# notes 1 ```Chapter : 02
Kinematics
Q 01:
Define rest and motion with examples ?
Ans:
Rest:
“When a body does not change its position with respect to its surroundings, it is said to
at rest”.
Example: A book lying on a table is at rest with respect to every object in the room.
Motion:
“When a body changes its position with respect to its surroundings, it is said to
in motion”.
Examples: A passenger in a moving car is in motion with respect to the people standing on
the pavement.
Q 02:
What do you know about position ?
Ans:
Position:
“The location of an object relative to some reference point or origin is called its
position”.
Explanation:
Consider a body is at some position ‘P’ in the x-y plane as shown in the
figure. Point O is the origin or reference point of the coordinate system.
y
P(x,y)
O
x
The position of point P is described by its distance from point O, i.e, the straight line OP.
Another way to find position coordinates of an object is to draw two perpendicular
lines from point P.
Q 03:
Explain types of motion with examples ?
Ans:
There are three types of motion explained below:
(1)
Translatory motion:
“A type of motion in which all particles of a body move parallel to
each other along any path straight or curved is called translatory motion”.
Examples:
(i)
Motion of falling bodies.
(ii)
Motion of a car.
(iii)
Motion of flying birds.
(2)
Rotatory motion:
“A type of motion in which each point of a body move around a fixed
point or axis is called rotatory motion”.
Examples:
(i)
Motion of a wheel of bicycle.
(ii)
Motion of hands of a clock.
(iii)
Motion of blades of a fan.
(3)
Vibratory motion:
“To and fro motion of a body over the same path about the mean position
is called vibratory motion”.
Examples:
(i)
Motion of a swing.
(ii)
Motion of a pendulum.
(iii)
Motion of mass attached to a spring
----------------------------------------------------------------------------------------
Q 04:
Define distance and displacement ?
Ans:
Distance:
“The length of the actual path followed by a body during its motion is called
distance”.
It is denoted by ‘S’. Its SI unit is meter (m). It is a scalar quantity.
Displacement:
“The shortest possible distance between any two points is called
displacement”.
It is also denoted by ‘S’. Its SI unit is meter (m). It is a vector quantity.
Q 05:
Define speed and its types ?
Ans:
Speed:
“The distance covered by a body in unit time is called speed”.
Mathematically,
speed 
or
v
distance
time
S
t
Speed is a scalar quantity. Its SI unit is meter per second ( m sec -1 ). Different kinds of speed
are given below:
(I)
Average speed:
“Total distance divided by the total time taken is called average speed”.
Mathematically,
Average speed 
total distance
total time
 v 
or
(II)
S
t
Instantaneous speed:
“The speed of a body at any particular instant is called instantaneous
speed”.
Mathematically,
vinst 
(III)
S
t
Uniform speed:
“If a body covers equal distances in equal intervals of time, then its speed is
uniform”.
Q 06:
Define velocity and its types ?
Ans:
Velocity:
“The rate of change of displacement is called velocity”.
Mathematically,
velocity 
displaceme nt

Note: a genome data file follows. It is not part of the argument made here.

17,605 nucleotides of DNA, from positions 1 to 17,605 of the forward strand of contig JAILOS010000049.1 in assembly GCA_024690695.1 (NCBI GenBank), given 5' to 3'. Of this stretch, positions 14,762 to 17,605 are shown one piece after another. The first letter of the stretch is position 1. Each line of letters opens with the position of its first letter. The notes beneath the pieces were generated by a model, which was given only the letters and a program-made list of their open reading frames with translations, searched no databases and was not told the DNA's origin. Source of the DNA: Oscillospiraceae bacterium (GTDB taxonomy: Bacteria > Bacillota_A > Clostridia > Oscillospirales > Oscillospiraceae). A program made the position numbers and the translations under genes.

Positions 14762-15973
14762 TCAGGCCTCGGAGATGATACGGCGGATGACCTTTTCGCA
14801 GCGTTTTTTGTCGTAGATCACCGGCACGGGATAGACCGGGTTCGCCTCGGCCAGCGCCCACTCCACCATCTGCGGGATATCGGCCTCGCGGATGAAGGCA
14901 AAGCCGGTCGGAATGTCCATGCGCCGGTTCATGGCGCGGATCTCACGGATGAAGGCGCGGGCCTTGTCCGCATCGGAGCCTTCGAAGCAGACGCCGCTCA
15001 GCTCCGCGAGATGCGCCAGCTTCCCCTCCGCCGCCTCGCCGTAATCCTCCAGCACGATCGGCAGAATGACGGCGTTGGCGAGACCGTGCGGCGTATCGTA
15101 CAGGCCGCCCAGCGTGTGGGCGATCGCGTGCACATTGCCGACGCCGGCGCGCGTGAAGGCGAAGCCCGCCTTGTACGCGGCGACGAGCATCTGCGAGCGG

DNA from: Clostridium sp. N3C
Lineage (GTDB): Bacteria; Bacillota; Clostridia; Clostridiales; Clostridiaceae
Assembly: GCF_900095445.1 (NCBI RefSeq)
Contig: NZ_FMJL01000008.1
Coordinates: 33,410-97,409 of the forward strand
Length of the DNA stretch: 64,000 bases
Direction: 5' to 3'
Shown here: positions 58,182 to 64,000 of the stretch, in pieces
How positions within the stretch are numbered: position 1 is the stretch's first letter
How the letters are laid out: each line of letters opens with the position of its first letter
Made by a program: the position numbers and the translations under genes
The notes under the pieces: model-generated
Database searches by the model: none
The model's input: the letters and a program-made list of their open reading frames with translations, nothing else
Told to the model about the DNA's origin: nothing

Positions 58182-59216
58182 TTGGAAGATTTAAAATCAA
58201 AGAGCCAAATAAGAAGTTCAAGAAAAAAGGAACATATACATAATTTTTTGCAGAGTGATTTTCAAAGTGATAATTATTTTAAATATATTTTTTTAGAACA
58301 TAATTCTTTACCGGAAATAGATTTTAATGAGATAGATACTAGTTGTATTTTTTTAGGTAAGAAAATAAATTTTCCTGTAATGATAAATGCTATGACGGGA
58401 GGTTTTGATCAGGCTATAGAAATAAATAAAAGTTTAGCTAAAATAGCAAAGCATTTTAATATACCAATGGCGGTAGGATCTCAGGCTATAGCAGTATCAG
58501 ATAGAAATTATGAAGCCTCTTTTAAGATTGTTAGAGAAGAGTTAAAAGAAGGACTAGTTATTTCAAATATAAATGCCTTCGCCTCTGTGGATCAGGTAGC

time

v  St

Velocity is a vector quantity. Its SI unit is meter per second ( m sec -1 ).
Types of velocity:
(I)
Average velocity:
“Total displacement covered divided by total time taken is called average
velocity”.
Mathematically,

S

v  
t

where  v is called average velocity.
(II)
Uniform velocity:
“If a body covers equal displacements in equal intervals of time, then the
velocity is called uniform velocity”.
OR
“If the speed and direction of a body does not change with respect to time, then the velocity
is called uniform velocity”.
(III)
Variable velocity:
“If the speed or direction or both changes with time, then velocity is
called variable velocity”.
Q 07:
Define acceleration and its types ?
Ans:
Acceleration:
“The rate of change of velocity is called acceleration”.
Mathematically,

a  vt

Where a is acceleration and Δ v is change in velocity. Acceleration is a vector quantity. Its
SI unit is meter per second square ( m sec-2 ).
Types of acceleration:
(I)
Positive acceleration:
“If the magnitude of velocity increases with time, then acceleration
is called positive acceleration”.
(II)
Negative acceleration:
“If magnitude of velocity decreases with time, then acceleration is
called negative acceleration”.
(III) Average acceleration:
It is defined as, “the change in velocity divided by the time
interval”.
Mathematically,
Average accelerati on 

or
Q 08:
 a 
change in velocit y
time

v
t
Define scalars and vectors with examples ?
Ans:
Scalars:
“Those physical quantities which are completely specified by their magnitude
only are called scalars”.
A magnitude is a number with a proper unit e.g, 5 Kg.
Examples:
Length, mass, time, speed, area, volume etc.
Vectors:
“Those physical quantities which are completely specified by their magnitude as
well as direction are called vectors”.
Examples:
Displacement, velocity, acceleration, force, momentum, torque etc.
Q 09:
How a vector can be represented ?
Ans:
A vector can be represented by following two methods:
(I)
Symbolic representation:
According to this method, a vector is represented by a letter
with an arrow head above or below it or the letter is written with a bold face.
For example, a vector A can be written symbolically as

A , A Or
A

The magnitude of a vector is represented by a modulus such that

A
(II)
or A
Graphical representation:
A vector is drawn graphically using the following steps.
a)
Draw NEWS.
b)
Select a suitable scale.
c)
Draw a line parallel to the given direction.
d)
Cut the line equal to the given magnitude according to the selected scale.
North
West
East
South
Q 10:
Derive the first equation of motion ?